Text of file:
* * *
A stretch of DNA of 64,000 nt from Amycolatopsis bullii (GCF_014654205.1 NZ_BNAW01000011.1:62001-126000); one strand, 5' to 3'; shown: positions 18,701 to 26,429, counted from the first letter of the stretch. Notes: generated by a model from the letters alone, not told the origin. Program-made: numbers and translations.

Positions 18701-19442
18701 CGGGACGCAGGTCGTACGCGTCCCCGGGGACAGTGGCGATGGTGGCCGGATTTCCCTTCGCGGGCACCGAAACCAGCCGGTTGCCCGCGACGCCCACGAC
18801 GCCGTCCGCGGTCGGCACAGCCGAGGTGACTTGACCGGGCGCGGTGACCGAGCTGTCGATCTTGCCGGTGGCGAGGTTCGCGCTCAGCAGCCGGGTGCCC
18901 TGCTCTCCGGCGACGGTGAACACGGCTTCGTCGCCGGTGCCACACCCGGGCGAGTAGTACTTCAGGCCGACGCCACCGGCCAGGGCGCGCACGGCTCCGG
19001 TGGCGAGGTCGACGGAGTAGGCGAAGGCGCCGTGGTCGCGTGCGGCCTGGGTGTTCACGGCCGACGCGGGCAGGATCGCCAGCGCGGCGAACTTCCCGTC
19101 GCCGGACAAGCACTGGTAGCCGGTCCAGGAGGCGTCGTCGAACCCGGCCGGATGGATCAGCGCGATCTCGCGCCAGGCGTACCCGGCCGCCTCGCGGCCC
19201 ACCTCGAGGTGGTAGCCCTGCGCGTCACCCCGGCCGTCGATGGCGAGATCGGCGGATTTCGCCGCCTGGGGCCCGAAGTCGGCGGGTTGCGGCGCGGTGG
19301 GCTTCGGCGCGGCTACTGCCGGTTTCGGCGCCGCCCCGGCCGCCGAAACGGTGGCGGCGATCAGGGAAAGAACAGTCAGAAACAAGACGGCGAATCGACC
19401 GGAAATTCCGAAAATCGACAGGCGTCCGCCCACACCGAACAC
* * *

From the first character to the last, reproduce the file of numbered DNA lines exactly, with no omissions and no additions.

A stretch of DNA of 64,000 nt from Amycolatopsis bullii (GCF_014654205.1 NZ_BNAW01000011.1:62001-126000); one strand, 5' to 3'; shown: positions 18,701 to 26,429, counted from the first letter of the stretch. Notes: generated by a model from the letters alone, not told the origin. Program-made: numbers and translations.

Positions 18701-19442
18701 CGGGACGCAGGTCGTACGCGTCCCCGGGGACAGTGGCGATGGTGGCCGGATTTCCCTTCGCGGGCACCGAAACCAGCCGGTTGCCCGCGACGCCCACGAC
18801 GCCGTCCGCGGTCGGCACAGCCGAGGTGACTTGACCGGGCGCGGTGACCGAGCTGTCGATCTTGCCGGTGGCGAGGTTCGCGCTCAGCAGCCGGGTGCCC
18901 TGCTCTCCGGCGACGGTGAACACGGCTTCGTCGCCGGTGCCACACCCGGGCGAGTAGTACTTCAGGCCGACGCCACCGGCCAGGGCGCGCACGGCTCCGG
19001 TGGCGAGGTCGACGGAGTAGGCGAAGGCGCCGTGGTCGCGTGCGGCCTGGGTGTTCACGGCCGACGCGGGCAGGATCGCCAGCGCGGCGAACTTCCCGTC
19101 GCCGGACAAGCACTGGTAGCCGGTCCAGGAGGCGTCGTCGAACCCGGCCGGATGGATCAGCGCGATCTCGCGCCAGGCGTACCCGGCCGCCTCGCGGCCC
19201 ACCTCGAGGTGGTAGCCCTGCGCGTCACCCCGGCCGTCGATGGCGAGATCGGCGGATTTCGCCGCCTGGGGCCCGAAGTCGGCGGGTTGCGGCGCGGTGG
19301 GCTTCGGCGCGGCTACTGCCGGTTTCGGCGCCGCCCCGGCCGCCGAAACGGTGGCGGCGATCAGGGAAAGAACAGTCAGAAACAAGACGGCGAATCGACC
19401 GGAAATTCCGAAAATCGACAGGCGTCCGCCCACACCGAACAC